Digital textbooks, or eTextbooks, have long been on the horizon of higher education, offering the promise of timely but cheap textbooks that could be carried on a single device. The debut of the iPad in April brought renewed interest in eTextbooks but the first efforts of publishers fell short in offering a usable alternative to the hard-copy textbook. While digital textbook adoption is still expected to be low until 2014, a new version of the CourseSmart iPad app provides one of the first viable eTextbook options.
The new CourseSmart app corrects many of the flaws that plagued the first version of the software and the new CourseSmart 2.0 offers sticky notes that sync between the iPad and the web reading experience, along with full-page layout and high-quality images. There are still a few issues, like the inability to highlight a passage and the need for an Internet connection, but the new app turns the iPad into an incredibly useful digital textbook reader.
In addition to offering a more portable textbook on the iPad, eTextbooks purchased from CourseSmart, which covers 90% of those in use, are 25-50% cheaper than paper editions and can be viewed in your web browser from any Internet-connected computer. In the web browser you can highlight, read and add notes, copy text, search for keywords, e-mail links to specific pages and print pages, providing numerous advantages over the hard-copy books. With 95% of students bringing a computer to campus this fall there's no need for an iPad to successfully switch to digital textbooks, but you may be surprised to find that the amount of money you save on textbooks could pay for the entry-level iPad in a few semesters.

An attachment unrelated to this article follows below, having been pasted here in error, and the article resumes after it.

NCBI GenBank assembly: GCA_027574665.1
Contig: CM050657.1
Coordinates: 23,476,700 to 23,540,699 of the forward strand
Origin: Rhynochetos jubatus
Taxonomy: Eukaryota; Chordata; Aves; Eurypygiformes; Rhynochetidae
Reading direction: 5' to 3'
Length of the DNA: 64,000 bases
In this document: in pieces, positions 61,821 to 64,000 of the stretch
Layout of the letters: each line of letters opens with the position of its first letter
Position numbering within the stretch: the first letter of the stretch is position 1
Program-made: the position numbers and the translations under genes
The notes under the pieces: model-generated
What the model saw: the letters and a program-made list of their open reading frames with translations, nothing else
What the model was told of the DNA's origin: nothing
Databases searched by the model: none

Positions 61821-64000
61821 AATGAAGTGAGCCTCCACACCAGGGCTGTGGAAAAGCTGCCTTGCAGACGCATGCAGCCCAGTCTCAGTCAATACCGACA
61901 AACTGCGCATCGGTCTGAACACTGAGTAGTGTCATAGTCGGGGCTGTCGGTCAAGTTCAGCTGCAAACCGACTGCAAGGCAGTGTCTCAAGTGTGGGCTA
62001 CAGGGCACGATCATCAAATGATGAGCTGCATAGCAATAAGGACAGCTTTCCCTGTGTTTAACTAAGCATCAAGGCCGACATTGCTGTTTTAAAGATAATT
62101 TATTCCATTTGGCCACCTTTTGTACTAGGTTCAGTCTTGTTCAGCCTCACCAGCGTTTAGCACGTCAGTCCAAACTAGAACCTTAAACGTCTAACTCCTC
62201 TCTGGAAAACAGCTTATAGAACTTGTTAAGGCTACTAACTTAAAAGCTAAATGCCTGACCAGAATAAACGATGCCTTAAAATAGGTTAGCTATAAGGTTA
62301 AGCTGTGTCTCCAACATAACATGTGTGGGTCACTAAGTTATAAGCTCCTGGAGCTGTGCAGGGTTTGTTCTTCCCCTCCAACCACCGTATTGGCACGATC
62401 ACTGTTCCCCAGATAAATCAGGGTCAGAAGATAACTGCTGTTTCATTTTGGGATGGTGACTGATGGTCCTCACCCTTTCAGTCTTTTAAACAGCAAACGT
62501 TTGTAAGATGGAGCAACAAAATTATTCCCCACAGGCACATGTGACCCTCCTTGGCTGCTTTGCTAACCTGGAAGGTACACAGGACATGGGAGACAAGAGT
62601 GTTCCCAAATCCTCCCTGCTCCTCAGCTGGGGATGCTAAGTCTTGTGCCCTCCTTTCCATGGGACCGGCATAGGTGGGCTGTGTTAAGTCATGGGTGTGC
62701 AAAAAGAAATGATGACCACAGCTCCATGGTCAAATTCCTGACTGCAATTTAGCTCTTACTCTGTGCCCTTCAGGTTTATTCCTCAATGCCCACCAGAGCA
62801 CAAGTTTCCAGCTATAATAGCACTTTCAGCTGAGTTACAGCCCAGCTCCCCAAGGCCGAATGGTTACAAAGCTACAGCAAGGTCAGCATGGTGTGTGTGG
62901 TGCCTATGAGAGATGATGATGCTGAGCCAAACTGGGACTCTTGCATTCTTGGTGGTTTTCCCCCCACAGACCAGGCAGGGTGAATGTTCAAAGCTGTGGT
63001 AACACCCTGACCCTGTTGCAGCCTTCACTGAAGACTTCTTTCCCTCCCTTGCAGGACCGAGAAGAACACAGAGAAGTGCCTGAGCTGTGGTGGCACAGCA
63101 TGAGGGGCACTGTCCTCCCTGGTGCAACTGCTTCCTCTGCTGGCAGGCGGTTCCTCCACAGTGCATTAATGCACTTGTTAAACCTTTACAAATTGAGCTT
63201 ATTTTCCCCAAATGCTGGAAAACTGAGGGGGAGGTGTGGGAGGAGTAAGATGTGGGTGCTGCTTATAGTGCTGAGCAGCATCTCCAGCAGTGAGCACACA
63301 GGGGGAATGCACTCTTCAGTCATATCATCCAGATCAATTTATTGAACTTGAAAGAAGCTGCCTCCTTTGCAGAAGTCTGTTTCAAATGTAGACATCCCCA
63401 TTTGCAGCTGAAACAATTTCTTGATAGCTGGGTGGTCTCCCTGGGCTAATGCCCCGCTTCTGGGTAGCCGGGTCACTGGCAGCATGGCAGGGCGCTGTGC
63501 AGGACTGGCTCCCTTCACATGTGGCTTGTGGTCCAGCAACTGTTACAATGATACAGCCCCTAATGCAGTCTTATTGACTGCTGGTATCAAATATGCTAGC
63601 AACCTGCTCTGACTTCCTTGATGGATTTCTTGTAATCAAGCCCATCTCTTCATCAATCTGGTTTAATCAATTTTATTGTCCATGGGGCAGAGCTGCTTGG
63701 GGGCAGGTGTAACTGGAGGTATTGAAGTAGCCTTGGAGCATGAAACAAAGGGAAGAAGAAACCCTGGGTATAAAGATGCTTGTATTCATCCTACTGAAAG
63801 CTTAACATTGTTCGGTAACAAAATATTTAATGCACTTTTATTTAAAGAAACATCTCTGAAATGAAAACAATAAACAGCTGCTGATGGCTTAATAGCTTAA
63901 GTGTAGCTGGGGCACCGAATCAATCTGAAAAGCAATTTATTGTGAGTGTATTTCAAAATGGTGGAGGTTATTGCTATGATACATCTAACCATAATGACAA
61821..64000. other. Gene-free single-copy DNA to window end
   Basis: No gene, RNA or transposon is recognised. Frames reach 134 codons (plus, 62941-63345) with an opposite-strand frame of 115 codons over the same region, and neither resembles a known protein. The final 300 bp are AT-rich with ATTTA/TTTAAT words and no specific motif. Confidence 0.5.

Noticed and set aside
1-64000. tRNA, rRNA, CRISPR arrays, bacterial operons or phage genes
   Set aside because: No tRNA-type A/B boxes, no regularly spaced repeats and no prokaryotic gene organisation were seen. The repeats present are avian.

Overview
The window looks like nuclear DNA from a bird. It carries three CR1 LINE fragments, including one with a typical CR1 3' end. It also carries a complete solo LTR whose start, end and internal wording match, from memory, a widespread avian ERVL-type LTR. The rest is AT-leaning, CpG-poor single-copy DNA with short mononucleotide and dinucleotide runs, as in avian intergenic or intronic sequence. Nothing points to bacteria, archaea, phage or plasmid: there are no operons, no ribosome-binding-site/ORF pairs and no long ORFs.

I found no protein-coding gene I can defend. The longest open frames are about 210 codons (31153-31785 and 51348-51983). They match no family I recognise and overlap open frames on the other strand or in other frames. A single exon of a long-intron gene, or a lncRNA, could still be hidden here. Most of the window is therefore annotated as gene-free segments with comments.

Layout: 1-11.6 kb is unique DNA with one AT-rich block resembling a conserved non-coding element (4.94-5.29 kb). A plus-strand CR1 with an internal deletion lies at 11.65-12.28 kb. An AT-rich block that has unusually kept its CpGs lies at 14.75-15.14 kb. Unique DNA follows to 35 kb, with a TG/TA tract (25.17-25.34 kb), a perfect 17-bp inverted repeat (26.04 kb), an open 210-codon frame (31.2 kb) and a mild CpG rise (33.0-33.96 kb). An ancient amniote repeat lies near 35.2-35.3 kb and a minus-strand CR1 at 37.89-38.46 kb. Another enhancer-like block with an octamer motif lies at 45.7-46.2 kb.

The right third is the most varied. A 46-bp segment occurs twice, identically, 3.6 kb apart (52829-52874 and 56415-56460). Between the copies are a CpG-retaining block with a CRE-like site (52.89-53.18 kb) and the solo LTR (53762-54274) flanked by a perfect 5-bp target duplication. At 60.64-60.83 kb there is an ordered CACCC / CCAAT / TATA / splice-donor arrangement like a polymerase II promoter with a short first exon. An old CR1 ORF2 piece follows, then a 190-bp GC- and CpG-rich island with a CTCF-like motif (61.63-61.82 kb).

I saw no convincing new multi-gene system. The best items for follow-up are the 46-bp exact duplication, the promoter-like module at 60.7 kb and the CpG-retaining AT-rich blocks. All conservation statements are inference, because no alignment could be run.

When it comes to cost, CourseSmart states that the average savings per eTextbook purchased this month is $35.89. This is a very believable number given that the cost of one book that my students will use this semester is $46 cheaper on CourseSmart than the paper one from Amazon, and close to $80 cheaper than the campus bookstore. These numbers translate across most of the textbooks we sampled, resulting in potential savings of $200 or more per semester. This would pay off a $499 16GB iPad in just over a year and still offer savings for the long run.
You can search and compare prices for your textbooks on CourseSmart without signing up, much like when shopping for a paper version at Amazon, Half.com, Chegg and the campus bookstore.
There are still some downsides to eTextbooks such as the need for an Internet connection, but wireless access is growing, as is the number of mobile phones with hot-spot functionality. The fact that you are just renting the book for 180 days instead of buying it may be a problem for some students, but not for those who dislike losing half the purchase price or more when they resell it at the end of the semester.
It may very well be until 2014 that eTextbooks make up 20% of textbook sales, but the eTextbook marketplace and software have reached a point where, combined with the ubiquity of technology on campuses, digital textbooks are a viable and cost-effective option for all students.
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